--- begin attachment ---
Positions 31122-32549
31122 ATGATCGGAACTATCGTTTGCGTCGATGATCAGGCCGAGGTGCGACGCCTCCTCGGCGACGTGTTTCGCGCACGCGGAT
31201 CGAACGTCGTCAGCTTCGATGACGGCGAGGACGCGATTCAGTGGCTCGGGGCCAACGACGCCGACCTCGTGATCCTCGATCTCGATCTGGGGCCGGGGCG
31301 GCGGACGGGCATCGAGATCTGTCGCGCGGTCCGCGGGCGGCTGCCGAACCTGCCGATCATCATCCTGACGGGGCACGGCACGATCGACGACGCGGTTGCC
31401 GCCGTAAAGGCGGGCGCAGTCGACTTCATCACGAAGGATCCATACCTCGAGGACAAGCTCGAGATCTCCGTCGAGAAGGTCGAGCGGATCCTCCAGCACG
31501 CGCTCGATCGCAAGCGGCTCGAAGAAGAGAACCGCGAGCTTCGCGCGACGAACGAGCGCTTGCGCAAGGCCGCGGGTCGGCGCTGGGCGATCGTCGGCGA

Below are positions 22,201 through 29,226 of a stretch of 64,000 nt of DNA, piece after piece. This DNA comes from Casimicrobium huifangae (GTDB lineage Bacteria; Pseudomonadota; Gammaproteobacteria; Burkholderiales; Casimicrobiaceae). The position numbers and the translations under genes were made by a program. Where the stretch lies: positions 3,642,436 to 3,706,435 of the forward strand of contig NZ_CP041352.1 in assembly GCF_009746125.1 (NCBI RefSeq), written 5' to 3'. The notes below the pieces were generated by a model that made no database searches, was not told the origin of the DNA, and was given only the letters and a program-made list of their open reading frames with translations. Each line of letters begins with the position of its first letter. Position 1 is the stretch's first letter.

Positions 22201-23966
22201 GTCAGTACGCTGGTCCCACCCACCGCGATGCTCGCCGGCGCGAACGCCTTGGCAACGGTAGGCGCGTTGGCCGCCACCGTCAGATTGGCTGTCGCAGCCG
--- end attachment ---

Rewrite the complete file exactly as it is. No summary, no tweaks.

Positions 31122-32549
31122 ATGATCGGAACTATCGTTTGCGTCGATGATCAGGCCGAGGTGCGACGCCTCCTCGGCGACGTGTTTCGCGCACGCGGAT
31201 CGAACGTCGTCAGCTTCGATGACGGCGAGGACGCGATTCAGTGGCTCGGGGCCAACGACGCCGACCTCGTGATCCTCGATCTCGATCTGGGGCCGGGGCG
31301 GCGGACGGGCATCGAGATCTGTCGCGCGGTCCGCGGGCGGCTGCCGAACCTGCCGATCATCATCCTGACGGGGCACGGCACGATCGACGACGCGGTTGCC
31401 GCCGTAAAGGCGGGCGCAGTCGACTTCATCACGAAGGATCCATACCTCGAGGACAAGCTCGAGATCTCCGTCGAGAAGGTCGAGCGGATCCTCCAGCACG
31501 CGCTCGATCGCAAGCGGCTCGAAGAAGAGAACCGCGAGCTTCGCGCGACGAACGAGCGCTTGCGCAAGGCCGCGGGTCGGCGCTGGGCGATCGTCGGCGA

Below are positions 22,201 through 29,226 of a stretch of 64,000 nt of DNA, piece after piece. This DNA comes from Casimicrobium huifangae (GTDB lineage Bacteria; Pseudomonadota; Gammaproteobacteria; Burkholderiales; Casimicrobiaceae). The position numbers and the translations under genes were made by a program. Where the stretch lies: positions 3,642,436 to 3,706,435 of the forward strand of contig NZ_CP041352.1 in assembly GCF_009746125.1 (NCBI RefSeq), written 5' to 3'. The notes below the pieces were generated by a model that made no database searches, was not told the origin of the DNA, and was given only the letters and a program-made list of their open reading frames with translations. Each line of letters begins with the position of its first letter. Position 1 is the stretch's first letter.

Positions 22201-23966
22201 GTCAGTACGCTGGTCCCACCCACCGCGATGCTCGCCGGCGCGAACGCCTTGGCAACGGTAGGCGCGTTGGCCGCCACCGTCAGATTGGCTGTCGCAGCCG